Etymology
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Words related to oral

osseous (adj.)

"bony, made of bones," early 15c., ossuous, ossous, from Medieval Latin ossous, from Latin osseus "bony, of bone," from os (genitive ossis) "bone," from PIE root *ost- "bone." The word later was reformed in English (1680s), perhaps by influence of French osseux.

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bouche (n.)
French, literally "mouth" (Old French boche, 11c.), from Latin bucca "cheek," which in Late Latin replaced os (see oral) as the word for "mouth" (and also is the source of Italian bocca, Spanish boca). De Vaan writes that "The meaning 'mouth' is secondary, and was originally used in a derogatory way." It is perhaps from Celtic, Germanic, or a non-IE substrate language. Borrowed in English in various senses, such as "king's allowance of food for his retinue" (mid-15c.); "mouth" (1580s); "metal plug for a cannon's vent" (1862; verb in this sense from 1781).
Auriga 
northern constellation, from Latin auriga "a charioteer, driver," also the name of the constellation, which is often explained as from aureae "reins, bridle of a horse" (from os, genitive oris, "mouth;" see oral) + agere "set in motion, drive, lead" (from PIE root *ag- "to drive, draw out or forth, move"). Its bright star is capella.
orator (n.)

late 14c., oratour, "an eloquent or skilled speaker; one who pleads or argues for a cause," from Anglo-French oratour (Modern French orateur) and directly from Latin orator "speaker," from ōrare "to speak, speak before a court or assembly, pray to, plead."

This is sometimes said to be  from PIE root *or- "to pronounce a ritual formula" (source also of Sanskrit aryanti "they praise," Homeric Greek are, Attic ara "prayer," Hittite ariya- "to ask the oracle," aruwai- "to revere, worship").  But according to de Vaan, the Latin word is rather from Proto-Italic *ōs- "mouth," from PIE *os- "mouth" (see oral). He writes:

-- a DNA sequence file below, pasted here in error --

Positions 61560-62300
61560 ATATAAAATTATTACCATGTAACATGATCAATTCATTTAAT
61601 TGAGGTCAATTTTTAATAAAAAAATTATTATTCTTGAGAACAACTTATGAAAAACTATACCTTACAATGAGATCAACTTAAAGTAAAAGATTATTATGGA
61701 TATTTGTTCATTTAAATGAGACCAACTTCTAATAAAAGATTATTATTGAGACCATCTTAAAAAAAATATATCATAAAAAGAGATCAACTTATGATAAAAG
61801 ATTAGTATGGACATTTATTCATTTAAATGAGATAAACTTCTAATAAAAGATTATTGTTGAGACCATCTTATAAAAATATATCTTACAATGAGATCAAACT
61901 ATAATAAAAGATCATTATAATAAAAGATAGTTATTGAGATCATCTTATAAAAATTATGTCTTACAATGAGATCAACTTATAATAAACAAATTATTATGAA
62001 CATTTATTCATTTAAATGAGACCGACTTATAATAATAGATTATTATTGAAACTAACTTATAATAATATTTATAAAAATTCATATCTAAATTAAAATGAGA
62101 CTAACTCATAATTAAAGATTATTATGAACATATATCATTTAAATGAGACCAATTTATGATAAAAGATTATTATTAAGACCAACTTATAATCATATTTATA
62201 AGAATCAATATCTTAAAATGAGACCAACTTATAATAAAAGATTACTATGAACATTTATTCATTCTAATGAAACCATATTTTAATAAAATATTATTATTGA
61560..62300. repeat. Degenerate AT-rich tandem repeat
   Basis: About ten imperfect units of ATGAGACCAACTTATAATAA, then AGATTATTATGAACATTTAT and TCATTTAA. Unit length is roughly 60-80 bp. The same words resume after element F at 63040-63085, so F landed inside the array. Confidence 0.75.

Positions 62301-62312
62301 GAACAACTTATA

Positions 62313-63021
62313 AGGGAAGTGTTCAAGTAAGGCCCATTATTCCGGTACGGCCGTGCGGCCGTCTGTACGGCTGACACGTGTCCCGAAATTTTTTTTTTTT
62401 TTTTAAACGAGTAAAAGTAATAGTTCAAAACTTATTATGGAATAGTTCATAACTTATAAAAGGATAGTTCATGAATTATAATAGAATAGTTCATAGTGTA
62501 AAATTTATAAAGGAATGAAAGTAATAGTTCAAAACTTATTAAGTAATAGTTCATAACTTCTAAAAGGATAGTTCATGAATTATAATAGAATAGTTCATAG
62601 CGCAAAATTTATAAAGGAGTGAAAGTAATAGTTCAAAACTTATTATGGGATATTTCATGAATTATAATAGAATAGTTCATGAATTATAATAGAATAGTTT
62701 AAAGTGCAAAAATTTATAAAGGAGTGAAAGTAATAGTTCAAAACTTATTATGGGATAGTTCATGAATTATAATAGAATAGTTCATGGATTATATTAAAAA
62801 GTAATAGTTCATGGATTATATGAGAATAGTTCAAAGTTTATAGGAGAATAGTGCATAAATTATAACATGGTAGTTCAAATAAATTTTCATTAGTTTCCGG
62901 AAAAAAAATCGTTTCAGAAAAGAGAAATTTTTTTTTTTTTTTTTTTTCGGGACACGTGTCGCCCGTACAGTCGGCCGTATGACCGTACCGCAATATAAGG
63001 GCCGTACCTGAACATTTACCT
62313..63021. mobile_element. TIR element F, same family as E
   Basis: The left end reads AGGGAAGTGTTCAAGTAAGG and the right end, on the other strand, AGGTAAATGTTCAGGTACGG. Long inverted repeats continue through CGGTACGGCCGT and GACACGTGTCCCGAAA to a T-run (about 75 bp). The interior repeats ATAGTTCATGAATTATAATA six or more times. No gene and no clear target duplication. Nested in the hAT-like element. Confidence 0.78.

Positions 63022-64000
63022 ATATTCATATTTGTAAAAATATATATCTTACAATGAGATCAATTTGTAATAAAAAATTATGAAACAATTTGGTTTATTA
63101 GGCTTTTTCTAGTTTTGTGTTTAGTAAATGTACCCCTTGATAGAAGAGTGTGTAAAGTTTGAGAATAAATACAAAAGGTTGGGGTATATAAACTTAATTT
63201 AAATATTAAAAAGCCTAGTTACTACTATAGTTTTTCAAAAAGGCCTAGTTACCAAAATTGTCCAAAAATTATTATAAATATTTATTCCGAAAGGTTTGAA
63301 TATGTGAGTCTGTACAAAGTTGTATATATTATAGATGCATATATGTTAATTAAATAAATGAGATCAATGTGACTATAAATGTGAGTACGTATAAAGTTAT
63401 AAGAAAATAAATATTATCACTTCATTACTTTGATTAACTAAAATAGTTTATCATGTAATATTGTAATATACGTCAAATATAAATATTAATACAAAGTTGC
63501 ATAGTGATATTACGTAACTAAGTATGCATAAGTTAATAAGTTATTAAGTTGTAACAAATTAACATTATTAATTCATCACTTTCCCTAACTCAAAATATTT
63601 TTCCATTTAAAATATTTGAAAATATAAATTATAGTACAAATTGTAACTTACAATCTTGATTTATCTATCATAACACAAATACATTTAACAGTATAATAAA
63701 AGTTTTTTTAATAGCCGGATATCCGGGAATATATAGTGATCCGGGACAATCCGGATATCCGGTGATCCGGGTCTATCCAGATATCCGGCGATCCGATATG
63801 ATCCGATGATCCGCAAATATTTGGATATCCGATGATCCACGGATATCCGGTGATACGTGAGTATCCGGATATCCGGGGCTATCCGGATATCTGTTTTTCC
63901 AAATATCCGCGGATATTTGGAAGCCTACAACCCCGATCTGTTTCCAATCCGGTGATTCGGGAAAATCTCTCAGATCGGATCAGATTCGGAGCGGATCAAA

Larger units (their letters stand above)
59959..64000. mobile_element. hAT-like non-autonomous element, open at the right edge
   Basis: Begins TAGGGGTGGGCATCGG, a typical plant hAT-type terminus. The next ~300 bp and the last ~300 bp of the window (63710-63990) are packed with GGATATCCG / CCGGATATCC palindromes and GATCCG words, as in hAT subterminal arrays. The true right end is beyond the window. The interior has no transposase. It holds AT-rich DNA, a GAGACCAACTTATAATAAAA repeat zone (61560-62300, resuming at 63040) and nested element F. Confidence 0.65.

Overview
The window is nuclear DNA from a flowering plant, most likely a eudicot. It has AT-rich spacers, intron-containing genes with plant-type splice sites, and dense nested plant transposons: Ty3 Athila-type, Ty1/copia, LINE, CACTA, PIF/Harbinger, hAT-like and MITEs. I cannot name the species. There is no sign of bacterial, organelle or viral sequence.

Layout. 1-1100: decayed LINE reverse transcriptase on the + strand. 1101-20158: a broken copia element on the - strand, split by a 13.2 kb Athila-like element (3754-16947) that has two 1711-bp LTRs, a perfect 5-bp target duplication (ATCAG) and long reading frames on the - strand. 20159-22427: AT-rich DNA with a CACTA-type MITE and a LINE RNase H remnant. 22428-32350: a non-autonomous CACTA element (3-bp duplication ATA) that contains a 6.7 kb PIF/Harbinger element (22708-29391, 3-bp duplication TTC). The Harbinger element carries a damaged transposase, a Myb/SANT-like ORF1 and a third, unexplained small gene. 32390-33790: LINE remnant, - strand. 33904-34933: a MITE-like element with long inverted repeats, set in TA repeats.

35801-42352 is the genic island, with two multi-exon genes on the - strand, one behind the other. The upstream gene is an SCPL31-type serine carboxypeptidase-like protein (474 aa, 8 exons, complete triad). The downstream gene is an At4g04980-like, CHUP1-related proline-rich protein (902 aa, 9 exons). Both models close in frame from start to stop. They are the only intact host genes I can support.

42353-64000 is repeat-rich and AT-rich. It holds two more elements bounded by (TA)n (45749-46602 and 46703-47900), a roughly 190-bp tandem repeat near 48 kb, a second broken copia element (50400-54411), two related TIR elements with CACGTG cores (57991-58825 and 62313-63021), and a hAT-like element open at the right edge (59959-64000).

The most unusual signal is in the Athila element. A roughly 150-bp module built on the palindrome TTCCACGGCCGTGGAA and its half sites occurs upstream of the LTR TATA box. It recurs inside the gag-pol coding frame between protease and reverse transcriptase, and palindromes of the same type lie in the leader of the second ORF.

The chronology of the attestations shows that 'to plead, speak openly' is the original meaning of orare .... The alternative etymology ... seems very unlikely to me: a connection with Skt. a-aryanti 'they acknowledge' and Ru. orat' 'to shout', since nothing suggests a meaning 'to shout' for the Latin verb, nor does it seem onomatopoeic.

The general meaning "public speaker," is attested from early 15c. Fem. forms were oratrice (early 15c., from Anglo-French); oratrix (mid-15c., from Latin); oratress (1580s).

ore rotundo (adv.)

1720, Latin, literally "with round mouth," from ablative of os "mouth" (see oral) + ablative of rotundus "round" (see rotund). From Horace ("Grais ingenium, Grais dedit ore rotundo Musa loqui," in "Ars Poetica").

orifice (n.)

"an opening, a mouth or aperture," early 15c., from Old French orifice "the opening of a wound" (14c.) and directly from Late Latin orificium "an opening," literally "mouth-making," from Latin os (genitive oris) "mouth" (see oral) + combining form of facere "to make, do" (from PIE root *dhe- "to set, put"). Related: Orificial.

oscillation (n.)

"kind of vibration in which a body swings backward and forward," 1650s, from French oscillation and directly from Latin oscillationem (nominative oscillatio), noun of action from past-participle stem of oscillare "to swing," from oscillum "a swing," which usually is identified with the oscillum that meant "little face" (literally "little mouth"), a mask of open-mouthed Bacchus hung up in vineyards as a charm (the sense evolution would be via the notion of "swinging in the breeze"); from PIE *os- "mouth" (see oral). Figurative use, in reference to a swinging back and forth (in opinion, attitude, etc.) is by 1798.

oscitant (adj.)

"sleepy, drowsy, sluggish," literally "yawning, gaping," 1620s, from Latin oscitans "listless, sluggish, lazy," present participle of oscitare "to gape, yawn," from os citare "to move the mouth" (see oral and cite). Related: Oscitancy.

osculate (v.)

"to kiss (one another)," 1650s, from Latin osculatus, past participle of osculari "to kiss," from osculum "a kiss; pretty mouth, sweet mouth," literally "little mouth," diminutive of os "mouth" (see oral). Related: Osculated; osculating; osculant; osculatory.

usher (n.)
late 13c., "servant who has charge of doors and admits people to a chamber, hall, etc.," from Anglo-French usser (12c.), Old French ussier, uissier "porter, doorman," from Vulgar Latin *ustiarius "doorkeeper," variant of Latin ostiarius "door-keeper," from ostium "door, entrance," from os "mouth," from PIE *os- "mouth" (see oral). Fem. form usherette is attested from 1913, American English.